Be A Patriot! Plant Poison Ivy
Faithful readers, for Independence Day I extol the virtues of a truly All-American plant. It is native, easy to grow, feeds our wildlife, and loves Amurica! Some say it even cures illnesses. I speak, of course, of your friend and mine, our beloved poison ivy.
Poison ivy (Toxicodendron radicans) thrives throughout the eastern two-thirds of Amurica. Adorned by glossy green leaves that turn scarlet in fall, its hairy stems scramble up trees, walls, telephone poles, and chain-link fences faster than you can scratch an itch. Clusters of white berries hang beneath the leaves in fall, providing a bounteous feast for songbirds that spread its seeds hither and yon. What a wonderful native plant!
But poison ivy's value extends beyond mere beauty and wildlife. Some people claim that poison ivy extract taken in pill form can treat, among other things, chronic pain, cramps, skin rashes, and arthritis. This is called "homeopathic medicine," founded on the why-not principle that you can cure any illness by giving the patient more of what caused the illness in the first place.
But, of course! Say you are suffering from dysentery. It only makes sense that the most effective treatment is to drink more water contaminated with sewage!
Great News Gets Even Better! What I'm about to reveal is bound to bring tears to the eyes and itchy rashes to the privates of dedicated homeopaths around the world. According to scientists, the increased atmospheric levels of CO2 due to burning of fossil fuels is helping poison ivy to grow even faster than before. Not only that, but the concentration of the rash-causing oil in its leaves and stems, urushiol, is increasing as well. Mother Nature knows best and what she's telling us is that the world needs more vigorous and potent poison ivy.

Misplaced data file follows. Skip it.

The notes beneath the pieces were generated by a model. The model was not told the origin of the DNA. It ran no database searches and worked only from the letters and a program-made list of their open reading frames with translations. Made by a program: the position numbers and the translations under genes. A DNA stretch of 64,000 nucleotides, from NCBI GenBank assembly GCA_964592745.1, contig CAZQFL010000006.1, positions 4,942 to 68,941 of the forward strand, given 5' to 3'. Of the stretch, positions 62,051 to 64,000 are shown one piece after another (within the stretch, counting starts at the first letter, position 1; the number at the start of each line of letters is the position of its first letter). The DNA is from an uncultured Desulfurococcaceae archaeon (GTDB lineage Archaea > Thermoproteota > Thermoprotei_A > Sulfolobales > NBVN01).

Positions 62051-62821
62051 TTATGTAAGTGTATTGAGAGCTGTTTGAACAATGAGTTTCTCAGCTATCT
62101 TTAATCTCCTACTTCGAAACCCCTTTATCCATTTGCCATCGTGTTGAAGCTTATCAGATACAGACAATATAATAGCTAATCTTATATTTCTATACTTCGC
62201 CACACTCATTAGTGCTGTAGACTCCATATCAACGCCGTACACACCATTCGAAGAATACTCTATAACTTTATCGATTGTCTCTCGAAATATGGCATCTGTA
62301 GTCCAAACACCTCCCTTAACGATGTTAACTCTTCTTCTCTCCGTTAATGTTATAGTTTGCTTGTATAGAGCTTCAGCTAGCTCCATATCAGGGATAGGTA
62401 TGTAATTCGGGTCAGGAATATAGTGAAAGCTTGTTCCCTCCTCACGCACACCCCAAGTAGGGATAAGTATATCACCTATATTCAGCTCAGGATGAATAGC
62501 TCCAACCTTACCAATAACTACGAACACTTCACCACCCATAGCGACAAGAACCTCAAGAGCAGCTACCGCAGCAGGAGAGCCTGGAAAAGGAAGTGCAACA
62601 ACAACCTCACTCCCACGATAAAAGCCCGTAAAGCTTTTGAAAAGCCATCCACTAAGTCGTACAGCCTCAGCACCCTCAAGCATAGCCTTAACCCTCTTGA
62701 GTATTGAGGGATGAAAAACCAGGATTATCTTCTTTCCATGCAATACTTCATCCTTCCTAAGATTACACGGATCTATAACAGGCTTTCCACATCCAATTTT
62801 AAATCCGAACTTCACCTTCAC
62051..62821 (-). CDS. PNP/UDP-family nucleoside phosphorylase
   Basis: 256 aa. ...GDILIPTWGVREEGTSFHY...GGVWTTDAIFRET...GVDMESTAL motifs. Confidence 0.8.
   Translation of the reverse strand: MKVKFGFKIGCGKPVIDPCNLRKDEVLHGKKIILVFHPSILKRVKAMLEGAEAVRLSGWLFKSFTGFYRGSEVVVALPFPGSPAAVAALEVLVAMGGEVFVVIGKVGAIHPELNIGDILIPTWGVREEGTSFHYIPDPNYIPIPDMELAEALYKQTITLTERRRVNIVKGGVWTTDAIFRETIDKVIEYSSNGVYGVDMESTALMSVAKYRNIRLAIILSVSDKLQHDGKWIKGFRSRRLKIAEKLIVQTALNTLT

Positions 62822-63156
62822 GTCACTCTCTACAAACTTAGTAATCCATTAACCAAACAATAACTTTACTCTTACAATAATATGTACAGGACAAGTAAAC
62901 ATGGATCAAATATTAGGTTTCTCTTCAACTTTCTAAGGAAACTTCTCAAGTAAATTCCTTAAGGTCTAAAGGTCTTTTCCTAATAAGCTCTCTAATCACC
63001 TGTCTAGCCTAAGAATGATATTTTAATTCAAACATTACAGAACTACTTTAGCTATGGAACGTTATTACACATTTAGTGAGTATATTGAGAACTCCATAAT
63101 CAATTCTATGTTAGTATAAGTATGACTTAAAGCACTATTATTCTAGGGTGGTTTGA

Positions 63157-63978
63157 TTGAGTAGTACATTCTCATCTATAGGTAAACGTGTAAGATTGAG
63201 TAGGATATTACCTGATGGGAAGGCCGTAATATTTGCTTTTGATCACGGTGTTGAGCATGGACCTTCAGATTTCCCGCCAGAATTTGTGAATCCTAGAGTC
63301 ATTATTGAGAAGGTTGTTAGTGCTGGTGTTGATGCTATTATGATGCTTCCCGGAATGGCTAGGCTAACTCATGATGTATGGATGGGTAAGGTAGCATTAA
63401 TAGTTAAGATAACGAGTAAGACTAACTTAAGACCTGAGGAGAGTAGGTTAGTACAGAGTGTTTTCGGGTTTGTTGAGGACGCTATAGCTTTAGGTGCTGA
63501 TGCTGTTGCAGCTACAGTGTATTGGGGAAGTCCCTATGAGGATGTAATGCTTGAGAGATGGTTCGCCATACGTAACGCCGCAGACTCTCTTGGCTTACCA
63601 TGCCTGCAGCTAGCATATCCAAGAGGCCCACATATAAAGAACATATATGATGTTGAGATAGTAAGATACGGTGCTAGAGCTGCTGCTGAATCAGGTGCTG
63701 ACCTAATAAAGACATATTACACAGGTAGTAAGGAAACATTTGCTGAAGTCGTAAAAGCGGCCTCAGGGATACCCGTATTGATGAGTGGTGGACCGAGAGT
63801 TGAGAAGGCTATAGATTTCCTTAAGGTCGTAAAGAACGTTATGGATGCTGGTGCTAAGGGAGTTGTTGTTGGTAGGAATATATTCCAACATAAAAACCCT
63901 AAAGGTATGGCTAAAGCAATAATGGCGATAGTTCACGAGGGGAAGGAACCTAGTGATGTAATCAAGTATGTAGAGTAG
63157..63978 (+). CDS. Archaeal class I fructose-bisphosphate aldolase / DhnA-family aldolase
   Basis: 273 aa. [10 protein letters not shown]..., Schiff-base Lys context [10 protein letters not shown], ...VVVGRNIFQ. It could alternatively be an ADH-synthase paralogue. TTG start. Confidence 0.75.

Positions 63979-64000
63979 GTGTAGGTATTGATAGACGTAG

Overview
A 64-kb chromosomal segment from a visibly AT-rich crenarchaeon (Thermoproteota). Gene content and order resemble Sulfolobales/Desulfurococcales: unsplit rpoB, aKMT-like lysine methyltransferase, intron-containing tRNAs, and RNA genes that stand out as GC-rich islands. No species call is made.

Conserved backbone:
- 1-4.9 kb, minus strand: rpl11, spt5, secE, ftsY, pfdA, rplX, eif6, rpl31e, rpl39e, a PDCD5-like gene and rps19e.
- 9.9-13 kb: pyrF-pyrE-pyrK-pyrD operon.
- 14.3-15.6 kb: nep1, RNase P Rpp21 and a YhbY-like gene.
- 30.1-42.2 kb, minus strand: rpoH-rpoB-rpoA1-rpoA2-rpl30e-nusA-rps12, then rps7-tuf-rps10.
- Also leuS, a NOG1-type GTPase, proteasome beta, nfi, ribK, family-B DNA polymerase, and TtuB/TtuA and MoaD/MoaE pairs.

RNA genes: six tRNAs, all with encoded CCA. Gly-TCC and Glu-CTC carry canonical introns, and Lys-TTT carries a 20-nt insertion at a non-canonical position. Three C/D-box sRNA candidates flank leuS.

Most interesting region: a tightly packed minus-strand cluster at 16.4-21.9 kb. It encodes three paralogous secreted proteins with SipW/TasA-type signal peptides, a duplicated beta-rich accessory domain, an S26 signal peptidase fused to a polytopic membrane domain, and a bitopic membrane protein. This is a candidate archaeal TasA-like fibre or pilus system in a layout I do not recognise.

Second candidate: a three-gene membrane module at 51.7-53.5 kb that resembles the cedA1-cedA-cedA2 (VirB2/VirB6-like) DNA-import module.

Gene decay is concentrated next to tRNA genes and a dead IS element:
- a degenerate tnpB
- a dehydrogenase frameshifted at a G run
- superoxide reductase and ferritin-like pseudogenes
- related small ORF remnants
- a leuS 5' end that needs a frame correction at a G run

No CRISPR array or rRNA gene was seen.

What You Can Do To Help Given the fact that garden bloggers and writers perpetually tout the superiority and ease of native plants, you'd think that an iconic native plant like poison ivy would be sold by every garden center and mail-order nursery in Amurica. No so. In fact, an exhaustive search on my part shockingly revealed not a single source. Only Sunshine Farm & Gardens in West Virginia is even trialing different forms to find a superior poison ivy.
There can be only one reason. The government doesn't want us to know.
But we, the people, of the United States in order to form a more perfect garden, establish justice, insure horticultural diversity, provide for homeopathic holocausts, promote the use of calamine lotion, and secure the blessings of emergency toilet paper to ourselves and our posteriors, do ordain and establish this Constitution for the United States of Amurica -- that the freedom to plant and share poison ivy shall never pass away!